We analyzed 20 of the most innovative companies and around 100 of their enterprise size competitors, and the theoretical potential for enterprises to compete. As a result, we found three key reasons why enterprises fail:


Most enterprises underestimate entirely the investments necessary to fund innovation. When we look at one of the most recent innovative companies with just one product like Tesla, Cisco, Google, Facebook and so forth, they needed funding of about $1 Billion before they went public and became self-sufficient. All of these companies had only two risks: 1) to fail and shut down 2) to not return the funding to investors.


An established enterprise, when disrupting themselves has three more risk: 1) loosing a billion$ enterprise, 2) risking tens or hundreds of thousands of jobs, and 3) risking that general investors loose their investment entirely, which is different for the general stockholders versus venture capitalists. However – going forward, those risks also persist when they FAIL to be innovative and get disrupted by others.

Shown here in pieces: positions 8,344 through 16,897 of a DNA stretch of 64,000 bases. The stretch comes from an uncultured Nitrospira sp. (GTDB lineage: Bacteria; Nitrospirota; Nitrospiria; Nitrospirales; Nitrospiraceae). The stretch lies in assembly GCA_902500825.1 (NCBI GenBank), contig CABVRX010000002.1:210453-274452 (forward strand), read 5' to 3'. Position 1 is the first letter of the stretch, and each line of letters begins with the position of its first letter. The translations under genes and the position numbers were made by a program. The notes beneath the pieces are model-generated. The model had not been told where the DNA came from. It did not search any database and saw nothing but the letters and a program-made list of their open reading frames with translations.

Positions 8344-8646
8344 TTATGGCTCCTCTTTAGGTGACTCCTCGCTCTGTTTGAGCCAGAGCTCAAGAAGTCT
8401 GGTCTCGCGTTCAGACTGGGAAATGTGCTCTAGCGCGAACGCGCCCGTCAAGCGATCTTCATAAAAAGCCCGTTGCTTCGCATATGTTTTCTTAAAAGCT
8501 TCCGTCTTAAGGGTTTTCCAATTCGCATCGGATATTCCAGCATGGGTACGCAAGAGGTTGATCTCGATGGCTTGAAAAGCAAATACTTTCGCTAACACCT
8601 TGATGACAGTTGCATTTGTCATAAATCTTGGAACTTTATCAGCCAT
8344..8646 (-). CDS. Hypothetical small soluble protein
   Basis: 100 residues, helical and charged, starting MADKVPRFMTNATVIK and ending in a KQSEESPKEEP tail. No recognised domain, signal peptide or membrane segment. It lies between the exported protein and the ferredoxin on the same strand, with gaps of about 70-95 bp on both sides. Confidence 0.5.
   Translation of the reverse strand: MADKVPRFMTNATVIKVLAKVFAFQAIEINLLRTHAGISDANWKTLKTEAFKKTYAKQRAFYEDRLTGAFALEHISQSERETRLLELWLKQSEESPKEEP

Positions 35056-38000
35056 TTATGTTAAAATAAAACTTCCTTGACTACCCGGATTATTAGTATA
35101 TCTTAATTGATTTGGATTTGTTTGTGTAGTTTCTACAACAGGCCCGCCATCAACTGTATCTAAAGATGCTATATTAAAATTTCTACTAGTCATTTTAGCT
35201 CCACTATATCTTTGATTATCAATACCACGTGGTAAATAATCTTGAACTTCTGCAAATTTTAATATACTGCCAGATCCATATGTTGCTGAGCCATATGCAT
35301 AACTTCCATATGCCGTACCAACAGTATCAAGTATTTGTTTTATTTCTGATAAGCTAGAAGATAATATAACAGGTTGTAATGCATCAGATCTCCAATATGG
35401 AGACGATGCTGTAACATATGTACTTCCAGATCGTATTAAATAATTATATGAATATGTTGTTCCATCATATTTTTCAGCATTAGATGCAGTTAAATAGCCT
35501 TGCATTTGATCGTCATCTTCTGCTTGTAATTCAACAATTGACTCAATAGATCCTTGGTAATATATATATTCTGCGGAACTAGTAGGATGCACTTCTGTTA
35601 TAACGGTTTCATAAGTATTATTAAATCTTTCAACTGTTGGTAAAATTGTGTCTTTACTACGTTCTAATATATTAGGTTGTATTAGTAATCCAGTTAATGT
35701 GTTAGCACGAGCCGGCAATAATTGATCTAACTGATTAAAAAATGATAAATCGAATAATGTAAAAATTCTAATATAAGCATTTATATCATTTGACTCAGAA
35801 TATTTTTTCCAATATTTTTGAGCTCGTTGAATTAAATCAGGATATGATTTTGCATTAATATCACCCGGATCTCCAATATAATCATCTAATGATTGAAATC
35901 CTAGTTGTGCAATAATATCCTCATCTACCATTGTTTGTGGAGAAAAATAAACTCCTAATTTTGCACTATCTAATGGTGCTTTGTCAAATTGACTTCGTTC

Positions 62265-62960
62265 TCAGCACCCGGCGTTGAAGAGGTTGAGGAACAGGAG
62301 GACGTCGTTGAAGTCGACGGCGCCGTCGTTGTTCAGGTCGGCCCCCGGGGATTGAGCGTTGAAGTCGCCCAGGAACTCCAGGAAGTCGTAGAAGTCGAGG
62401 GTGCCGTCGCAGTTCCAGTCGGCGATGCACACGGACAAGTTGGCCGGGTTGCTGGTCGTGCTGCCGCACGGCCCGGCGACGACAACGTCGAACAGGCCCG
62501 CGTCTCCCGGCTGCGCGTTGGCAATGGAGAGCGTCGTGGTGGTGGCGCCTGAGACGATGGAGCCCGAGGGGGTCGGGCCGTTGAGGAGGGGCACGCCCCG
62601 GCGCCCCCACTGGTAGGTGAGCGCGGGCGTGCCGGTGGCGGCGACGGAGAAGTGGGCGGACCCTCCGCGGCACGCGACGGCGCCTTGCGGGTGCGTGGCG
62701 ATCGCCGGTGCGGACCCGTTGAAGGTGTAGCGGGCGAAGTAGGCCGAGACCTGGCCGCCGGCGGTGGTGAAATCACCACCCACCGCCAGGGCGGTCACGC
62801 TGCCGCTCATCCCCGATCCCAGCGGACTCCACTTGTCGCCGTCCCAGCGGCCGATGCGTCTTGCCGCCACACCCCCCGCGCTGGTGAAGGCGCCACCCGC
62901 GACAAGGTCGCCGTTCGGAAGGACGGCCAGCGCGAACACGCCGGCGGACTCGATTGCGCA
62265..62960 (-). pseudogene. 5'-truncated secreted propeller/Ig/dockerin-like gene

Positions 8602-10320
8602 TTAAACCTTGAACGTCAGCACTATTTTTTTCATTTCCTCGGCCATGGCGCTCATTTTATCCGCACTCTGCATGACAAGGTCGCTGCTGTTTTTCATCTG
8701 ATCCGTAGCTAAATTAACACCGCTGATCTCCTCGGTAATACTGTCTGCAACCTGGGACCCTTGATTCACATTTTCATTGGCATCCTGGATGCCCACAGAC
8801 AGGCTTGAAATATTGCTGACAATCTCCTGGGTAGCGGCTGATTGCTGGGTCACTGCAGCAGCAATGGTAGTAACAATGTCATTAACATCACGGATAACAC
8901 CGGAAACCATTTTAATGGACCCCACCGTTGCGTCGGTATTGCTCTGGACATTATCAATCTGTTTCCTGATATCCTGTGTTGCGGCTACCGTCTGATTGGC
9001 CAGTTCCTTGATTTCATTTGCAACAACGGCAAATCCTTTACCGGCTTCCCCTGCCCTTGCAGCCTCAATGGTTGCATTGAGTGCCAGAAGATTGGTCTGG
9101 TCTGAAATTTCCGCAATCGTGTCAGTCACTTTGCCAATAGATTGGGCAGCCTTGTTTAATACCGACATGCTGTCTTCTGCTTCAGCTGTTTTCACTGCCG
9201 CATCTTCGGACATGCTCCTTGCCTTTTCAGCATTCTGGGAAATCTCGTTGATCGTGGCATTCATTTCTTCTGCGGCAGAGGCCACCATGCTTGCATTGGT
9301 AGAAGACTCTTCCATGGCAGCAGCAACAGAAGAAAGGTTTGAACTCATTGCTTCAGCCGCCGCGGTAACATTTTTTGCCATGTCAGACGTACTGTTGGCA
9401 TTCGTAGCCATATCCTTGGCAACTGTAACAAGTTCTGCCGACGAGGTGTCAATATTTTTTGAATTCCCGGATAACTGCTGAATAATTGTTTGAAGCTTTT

Enterprises with more than 10,000 employees have a size that almost forbids to be innovative. Innovation is not only expensive but resource-intensive. Employees need to be at a healthy utilization rate for the company to be profitable and stay in business as well as sustain all kinds of downs and challenging times. How could a company inspire their teams to be more innovative while keeping its current performance? If the teams have time for innovation, they have not been fully utilized, and the company must focus on getting back on track and not derail. And if the team is fully utilized, there is no time to relax, meditate, get inspired, and think of new and industry-shaping ideas. Innovation needs to be managed as well, and it requires resources. Hoping for a lucky punch is a really bad idea. And dreaming of getting a free lunch… you know. Why does innovation work in a startup? Well, at least so far, it only worked in the initiation phase. What Intel, Cisco, Google , SAP did was ground-braking. But today 30 – 50 years later…? They ran into the same challenge. Like everybody else, they try fiercely to innovation – but we still wait for the outcome. And there is a chance they get disrupted from a startup that may have already been founded.